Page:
Primary data is binary – good or bad – difficult to argue with. Secondary data is open to interpretation. Focus on the primary data first. Evolve to include secondary data over time as you learn what it means to your business.
Good data is often very boring. It contains the basics and comes in as expected (right format, schedule, completeness). There are lots of things we can do with good data in order to move the ball forward.
Interesting data is never boring. It contains interesting attributes and never-before-seen elements. Usually it comes in as a one-off dataset. There are many interesting things that can be done with interesting data but sometimes it is hard to tell if those interesting things are valuable.
Recently, I’ve been involved with a few technology companies looking at their new capabilities in development. There are some truly fascinating things being developed. My first question every time is, does this new feature drive user adoption of the system? Stated another way, does this new feature give users a reason to either contribute data more freely/voluntarily or come back regularly? If no, then you are developing a second tier feature. If yes, it’s a core feature that is making your system better.
Most interesting data comes from second tier features. It’s the data that may or may not be correlated to the main data. It may or may not be indicative of performance. But my goodness can it show some interesting things…..those things just may not mean anything.
One of the things about data-driven innovation is that it relies on what came before it. The longer the legacy of a particular innovation path stretches, the more built-in history that is inherited to future generations. As legacy is baked in, it becomes harder and harder to deviate from the paths previously laid out.
When your future paths become fixed, innovation turns into evolution. It’s the iPhone problem. At this point, all new versions of the iPhone are evolutions of what came before and not truly something different. Innovation continues to occur but there are more and more features and things that cannot be changed. It’s unlikely that the iPhone line will ever truly deviate from the path laid out over the past 10 years.
It is true that there are no truly original ideas in this world. Any new innovation will have some history but that history is different than direct legacy.
You can restart the process by taking a product with a legacy and stripping it back to day 1. Often this means splitting the product into two paths – one with legacy and one with an entirely new team, direction, and goals. This isn’t as easy as it sounds as many features have a built-in legacy that can pop up unexpectedly. But the attempt can often yield surprising results.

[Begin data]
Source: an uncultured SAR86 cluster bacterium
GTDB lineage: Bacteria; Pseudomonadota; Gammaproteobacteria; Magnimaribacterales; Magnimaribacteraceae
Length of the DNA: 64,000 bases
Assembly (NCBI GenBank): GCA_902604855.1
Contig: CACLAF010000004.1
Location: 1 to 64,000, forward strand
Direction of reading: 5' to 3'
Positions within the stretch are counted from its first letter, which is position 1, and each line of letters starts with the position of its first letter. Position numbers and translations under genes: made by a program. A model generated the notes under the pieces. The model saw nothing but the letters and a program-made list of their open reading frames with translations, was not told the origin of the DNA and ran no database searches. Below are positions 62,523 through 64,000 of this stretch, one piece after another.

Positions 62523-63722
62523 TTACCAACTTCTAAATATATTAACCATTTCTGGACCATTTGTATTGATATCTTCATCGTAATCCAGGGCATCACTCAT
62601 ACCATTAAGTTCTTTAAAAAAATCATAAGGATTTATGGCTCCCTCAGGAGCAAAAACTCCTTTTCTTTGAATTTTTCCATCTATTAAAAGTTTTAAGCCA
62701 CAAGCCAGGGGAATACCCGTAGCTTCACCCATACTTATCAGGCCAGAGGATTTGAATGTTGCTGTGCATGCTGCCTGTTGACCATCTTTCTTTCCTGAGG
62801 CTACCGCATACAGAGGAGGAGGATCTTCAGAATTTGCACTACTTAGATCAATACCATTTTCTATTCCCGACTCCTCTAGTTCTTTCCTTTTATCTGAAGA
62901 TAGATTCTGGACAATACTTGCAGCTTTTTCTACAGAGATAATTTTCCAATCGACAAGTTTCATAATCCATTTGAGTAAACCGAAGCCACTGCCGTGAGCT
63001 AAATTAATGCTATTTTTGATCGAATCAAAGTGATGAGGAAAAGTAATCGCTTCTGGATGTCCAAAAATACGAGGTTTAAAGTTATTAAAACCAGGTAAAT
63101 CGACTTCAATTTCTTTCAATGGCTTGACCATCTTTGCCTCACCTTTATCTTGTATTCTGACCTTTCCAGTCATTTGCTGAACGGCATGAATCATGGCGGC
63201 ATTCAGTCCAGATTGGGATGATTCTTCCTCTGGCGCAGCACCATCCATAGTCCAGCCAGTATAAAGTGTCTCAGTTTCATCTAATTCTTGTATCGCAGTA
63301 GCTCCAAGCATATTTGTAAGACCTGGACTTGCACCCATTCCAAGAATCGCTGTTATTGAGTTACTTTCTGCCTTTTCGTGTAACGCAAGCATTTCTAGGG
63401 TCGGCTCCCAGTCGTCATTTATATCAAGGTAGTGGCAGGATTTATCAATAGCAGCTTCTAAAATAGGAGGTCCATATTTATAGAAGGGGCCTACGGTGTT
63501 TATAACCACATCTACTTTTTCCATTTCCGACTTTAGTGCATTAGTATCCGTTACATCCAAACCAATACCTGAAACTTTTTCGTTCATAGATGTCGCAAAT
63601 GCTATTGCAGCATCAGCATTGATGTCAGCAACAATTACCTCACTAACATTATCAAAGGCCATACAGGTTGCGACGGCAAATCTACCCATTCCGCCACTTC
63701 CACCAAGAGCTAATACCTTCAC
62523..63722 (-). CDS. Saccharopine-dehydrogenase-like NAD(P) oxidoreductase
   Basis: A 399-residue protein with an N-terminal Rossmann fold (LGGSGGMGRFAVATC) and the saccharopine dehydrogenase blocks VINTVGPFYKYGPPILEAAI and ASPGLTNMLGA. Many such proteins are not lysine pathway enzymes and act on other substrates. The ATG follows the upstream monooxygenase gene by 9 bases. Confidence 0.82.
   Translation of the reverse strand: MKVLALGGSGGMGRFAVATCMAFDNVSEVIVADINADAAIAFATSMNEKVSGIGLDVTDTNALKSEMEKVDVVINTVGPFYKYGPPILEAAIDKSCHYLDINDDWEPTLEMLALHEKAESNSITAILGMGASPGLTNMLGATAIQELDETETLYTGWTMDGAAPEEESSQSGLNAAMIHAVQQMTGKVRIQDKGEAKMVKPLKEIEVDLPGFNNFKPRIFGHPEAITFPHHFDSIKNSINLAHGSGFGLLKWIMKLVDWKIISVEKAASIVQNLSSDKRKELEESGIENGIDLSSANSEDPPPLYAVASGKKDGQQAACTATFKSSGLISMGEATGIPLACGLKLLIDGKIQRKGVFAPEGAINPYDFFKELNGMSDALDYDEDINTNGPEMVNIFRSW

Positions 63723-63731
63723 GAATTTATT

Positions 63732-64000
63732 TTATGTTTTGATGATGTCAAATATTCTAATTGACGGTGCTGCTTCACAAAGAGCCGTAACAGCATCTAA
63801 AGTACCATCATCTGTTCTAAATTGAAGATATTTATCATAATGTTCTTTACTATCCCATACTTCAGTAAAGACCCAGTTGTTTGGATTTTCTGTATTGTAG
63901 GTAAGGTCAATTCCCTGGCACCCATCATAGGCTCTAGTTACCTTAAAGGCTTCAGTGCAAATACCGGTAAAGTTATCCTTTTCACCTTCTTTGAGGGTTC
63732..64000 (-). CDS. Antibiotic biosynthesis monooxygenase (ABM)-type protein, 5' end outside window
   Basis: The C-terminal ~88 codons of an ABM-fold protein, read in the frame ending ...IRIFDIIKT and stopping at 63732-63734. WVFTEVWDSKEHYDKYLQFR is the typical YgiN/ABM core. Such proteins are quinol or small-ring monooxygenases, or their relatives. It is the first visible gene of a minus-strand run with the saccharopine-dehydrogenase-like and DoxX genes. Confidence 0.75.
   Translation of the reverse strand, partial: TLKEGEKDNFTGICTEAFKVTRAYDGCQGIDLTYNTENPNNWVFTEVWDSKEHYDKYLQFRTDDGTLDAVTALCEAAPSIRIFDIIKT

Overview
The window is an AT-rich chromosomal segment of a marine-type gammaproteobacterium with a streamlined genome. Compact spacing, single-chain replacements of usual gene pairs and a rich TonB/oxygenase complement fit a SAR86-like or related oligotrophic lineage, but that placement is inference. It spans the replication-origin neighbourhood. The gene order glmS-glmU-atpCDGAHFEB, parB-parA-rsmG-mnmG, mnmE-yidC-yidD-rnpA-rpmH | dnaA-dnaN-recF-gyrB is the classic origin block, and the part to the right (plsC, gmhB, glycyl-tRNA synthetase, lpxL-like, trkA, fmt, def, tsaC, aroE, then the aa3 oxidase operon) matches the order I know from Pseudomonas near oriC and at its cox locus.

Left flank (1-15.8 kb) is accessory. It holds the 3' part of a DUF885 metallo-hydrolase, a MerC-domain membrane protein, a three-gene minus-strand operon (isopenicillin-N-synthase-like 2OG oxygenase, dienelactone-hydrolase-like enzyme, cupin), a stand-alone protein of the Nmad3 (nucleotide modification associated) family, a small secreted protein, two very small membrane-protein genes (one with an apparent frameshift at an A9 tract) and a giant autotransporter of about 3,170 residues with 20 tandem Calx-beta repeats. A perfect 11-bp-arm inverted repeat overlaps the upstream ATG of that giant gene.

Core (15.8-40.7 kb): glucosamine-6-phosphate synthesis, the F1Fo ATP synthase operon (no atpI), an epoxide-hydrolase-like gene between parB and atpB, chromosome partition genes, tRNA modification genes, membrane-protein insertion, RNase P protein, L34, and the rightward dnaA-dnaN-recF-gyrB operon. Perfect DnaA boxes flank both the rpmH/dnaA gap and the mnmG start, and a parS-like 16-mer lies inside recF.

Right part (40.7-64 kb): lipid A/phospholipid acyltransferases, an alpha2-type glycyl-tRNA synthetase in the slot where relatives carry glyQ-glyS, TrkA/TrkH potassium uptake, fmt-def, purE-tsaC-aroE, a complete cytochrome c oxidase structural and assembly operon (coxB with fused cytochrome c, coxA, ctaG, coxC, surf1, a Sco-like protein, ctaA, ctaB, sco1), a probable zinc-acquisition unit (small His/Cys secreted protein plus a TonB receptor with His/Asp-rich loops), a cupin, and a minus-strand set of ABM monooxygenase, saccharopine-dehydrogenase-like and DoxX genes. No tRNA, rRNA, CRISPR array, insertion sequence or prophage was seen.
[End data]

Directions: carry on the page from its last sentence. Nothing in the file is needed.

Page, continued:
One thing that I’ve seen over and over in my career is that few people actually realize the ways their workplace is used across the business. It’s not uncommon for a real estate group to have a complete misconception of the day-to-day reality of a site they are about to run a project in. This isn’t to say they are operating without asking first but it’s just as common that managers at the site don’t realize it either.
Most of our perceptions about how an office is used come from anecdotal information. We experience a shortage of conference rooms on the occasions that we go looking for them or we think things are too loud because we do a lot of heads down work. It also comes from hearing about things that are going on – but the things people usually share are bad events. Most anecdotes around the office are the negatives.
The day-to-day reality of most offices is that everything runs smoothly. There’s usually enough desks for everyone. Most people can get a conference room when they need it. Most people make use of the work areas to be productive. The biggest risk in a workplace change is breaking the culture.
How does one actually learn how the workplace really works? The basic blocking and tackling that occurs in any other group: asking people. Surveys on how offices are used go a long way and systems to track usage data around desks/conference rooms/equipment. Blocking and tackling is most of the job in most areas and it’s just as true in real estate.
The biggest difference between real estate and other areas is that a workplace design isn’t going to change much from when it is implemented. That design is going to be in place for anywhere from 5 to 10 to 20 years depending on wear-and-tear. Planning too much around today can actually be a bad thing because the primary requirement of an office space is to be useful for years to come.
Quartz just published a phenomenal article titled Data shouldn’t drive all of your decisions. Go read it first because I can’t find a single thing I disagree with in it. It hits all of my favorite topics on innovation and decision making.
Go ahead, I’ll still be here after you finish reading it.
Done? Good! Because there’s some summary to unpack:
- When solving new problems, yesterday’s data isn’t going to give you the answers.
- Data is best used in story form, not in charts and tables.
- Just because most of the data says one thing, that doesn’t mean your conclusion won’t be something else entirely.
- Sometimes experience isn’t everything and can lead you down the wrong path.